Designer unveils plans for county’s new $21 million coroner facility

A rendering of the county’s new coroner and autopsy facility.

The county’s new medical examiner facility will come with conference rooms, observation areas, a small contemplative garden and cameras for observing autopsies. And as architects previewed the facility on Thursday, they also pledged that the body deliveries would be shielded from the nearby neighborhood with berms and a secure delivery enclosure.

“Really at no time should the public have any observation of certain goings on, if you will, of the building,” said Mike Schaadt, principal of PGAV Architects.

Ground breaking on the new building, which has a $21 million budget, is on track and expected to take place Dec. 13. The building is expected to open in mid 2020.

The facility will be paid with proceeds from a quarter-cent sales tax add-on approved by voters in 2016 as part of an overall project that includes the new county courthouse. It was proposed as a way to modernize the county’s autopsy and coroner operations. The county has been outsourcing autopsy work to other area labs and has contracted with an on-call coroner in the past. The new facility is designed with the technology to do higher-level forensics with more protection for technicians and observers.

That will mean an overhaul of staffing as well. Kansas law requires each county to have a coroner. But Johnson County wants to move toward a medical examiner status, said Lougene Marsh, director of the county health department. The National Academy of Sciences in 2009 recommended abolishing the coroner system, used by Kansas and 11 other states. Coroners can be elected or appointed and are not necessarily medical doctors, though Johnson County’s is.

So in Johnson County, the coroner will also carry the medical examiner title. The commission recently appointed Dr. Diane C. Peterson, the Jackson County medical examiner, to an assistant coroner position. That will end in January, when the coroner contract with Dr. Robert Prosser expires. After that, Peterson will become chief medical examiner/coroner and Prosser will continue as a deputy coroner. Peterson has been Jackson County’s medical examiner since 2016.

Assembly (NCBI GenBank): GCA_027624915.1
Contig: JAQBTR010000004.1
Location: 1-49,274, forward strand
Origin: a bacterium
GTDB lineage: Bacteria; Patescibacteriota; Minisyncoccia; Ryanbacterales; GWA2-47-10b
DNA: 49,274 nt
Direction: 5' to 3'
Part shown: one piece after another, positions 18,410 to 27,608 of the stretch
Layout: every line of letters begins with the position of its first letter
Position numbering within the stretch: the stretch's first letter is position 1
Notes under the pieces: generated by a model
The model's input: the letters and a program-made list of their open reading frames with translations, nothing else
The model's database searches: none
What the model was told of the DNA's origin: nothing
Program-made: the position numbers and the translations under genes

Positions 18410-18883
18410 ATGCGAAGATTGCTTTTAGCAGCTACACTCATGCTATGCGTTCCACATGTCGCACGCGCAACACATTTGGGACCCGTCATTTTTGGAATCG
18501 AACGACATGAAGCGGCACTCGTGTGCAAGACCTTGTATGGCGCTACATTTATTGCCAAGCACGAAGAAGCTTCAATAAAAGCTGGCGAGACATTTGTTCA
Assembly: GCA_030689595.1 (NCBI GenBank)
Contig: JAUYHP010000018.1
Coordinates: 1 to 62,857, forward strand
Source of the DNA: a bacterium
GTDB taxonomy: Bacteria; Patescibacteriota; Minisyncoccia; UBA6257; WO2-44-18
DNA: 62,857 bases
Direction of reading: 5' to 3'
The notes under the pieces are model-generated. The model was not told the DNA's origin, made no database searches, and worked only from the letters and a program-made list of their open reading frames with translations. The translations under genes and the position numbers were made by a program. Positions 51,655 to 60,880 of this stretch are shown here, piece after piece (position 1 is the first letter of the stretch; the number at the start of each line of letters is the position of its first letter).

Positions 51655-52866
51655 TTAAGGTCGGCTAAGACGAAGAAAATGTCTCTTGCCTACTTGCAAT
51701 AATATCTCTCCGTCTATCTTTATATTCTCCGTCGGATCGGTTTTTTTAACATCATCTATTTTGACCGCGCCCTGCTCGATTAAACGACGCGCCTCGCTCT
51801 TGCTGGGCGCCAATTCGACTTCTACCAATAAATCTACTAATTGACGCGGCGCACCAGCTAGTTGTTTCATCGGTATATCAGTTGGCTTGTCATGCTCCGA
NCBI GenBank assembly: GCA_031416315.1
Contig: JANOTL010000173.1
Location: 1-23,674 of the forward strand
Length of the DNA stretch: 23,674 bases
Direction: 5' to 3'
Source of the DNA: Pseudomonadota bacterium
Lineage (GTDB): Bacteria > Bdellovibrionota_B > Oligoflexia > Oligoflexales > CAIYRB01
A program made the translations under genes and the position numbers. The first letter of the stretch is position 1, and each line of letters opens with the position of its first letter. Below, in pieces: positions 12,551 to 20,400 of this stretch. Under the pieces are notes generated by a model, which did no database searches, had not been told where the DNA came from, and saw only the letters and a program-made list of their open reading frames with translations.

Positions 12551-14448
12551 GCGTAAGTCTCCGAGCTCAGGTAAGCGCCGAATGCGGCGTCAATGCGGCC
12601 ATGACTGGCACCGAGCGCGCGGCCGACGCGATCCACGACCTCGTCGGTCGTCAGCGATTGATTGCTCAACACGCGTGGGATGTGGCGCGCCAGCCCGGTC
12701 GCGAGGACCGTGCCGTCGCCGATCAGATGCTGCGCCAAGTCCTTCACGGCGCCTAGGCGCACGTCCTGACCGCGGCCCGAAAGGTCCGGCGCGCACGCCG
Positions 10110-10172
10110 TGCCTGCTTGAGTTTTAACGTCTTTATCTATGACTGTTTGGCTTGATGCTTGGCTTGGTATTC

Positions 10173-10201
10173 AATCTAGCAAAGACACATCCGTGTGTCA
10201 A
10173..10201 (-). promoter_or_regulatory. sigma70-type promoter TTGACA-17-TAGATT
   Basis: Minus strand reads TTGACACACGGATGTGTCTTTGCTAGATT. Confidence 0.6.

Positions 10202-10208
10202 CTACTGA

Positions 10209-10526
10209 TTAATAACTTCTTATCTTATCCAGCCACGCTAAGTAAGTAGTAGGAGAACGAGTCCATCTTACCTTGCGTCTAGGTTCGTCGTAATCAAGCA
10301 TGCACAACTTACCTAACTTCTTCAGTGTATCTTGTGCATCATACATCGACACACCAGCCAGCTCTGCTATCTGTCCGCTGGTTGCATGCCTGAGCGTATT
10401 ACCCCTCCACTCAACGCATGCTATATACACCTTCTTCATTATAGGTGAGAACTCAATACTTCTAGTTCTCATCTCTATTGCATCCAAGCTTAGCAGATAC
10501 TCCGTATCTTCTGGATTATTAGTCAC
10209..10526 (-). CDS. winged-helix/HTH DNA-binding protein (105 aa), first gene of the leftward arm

The staff of eight also will include toxicologists, a medical death investigator, autopsy technicians and administrative staff.

The presentation at the county commission showed a 32,977-square-foot building with a glassed-in public entrance that gives way to secure areas for staff and lab work. Other sides of the building will be more opaque and the facility will have a perimeter fence.

Schaadt said deliveries will take place inside a “sallyport,” which is a garage-like enclosure within the secured area. There will be two conference rooms, one with 40 seats and a medical conference area with 14 seats, he said.

The facility, which will be next to the county crime lab and other county buildings on Sunset Drive in Olathe, also will be shielded from nearby neighbors with landscaping and berms, which the county promises to keep well maintained.

Energy efficiency also will be incorporated into the design. The county has no plans to incur the additional expense of LEED (Leadership in Energy and Environmental Design) certification, but Schaadt said it will be green enough that it could qualify. However it will not include solar panels on the roof because of the cost of initial investment, he said.

Construction costs are higher on the coroner lab than on the courthouse primarily because of special mechanical requirements, he said. The lab will need an air circulation system that inhibits the spread of microbes, for instance.

Commissioners are scheduled to set the guaranteed maximum price with McCarthy Building Companies Nov. 15.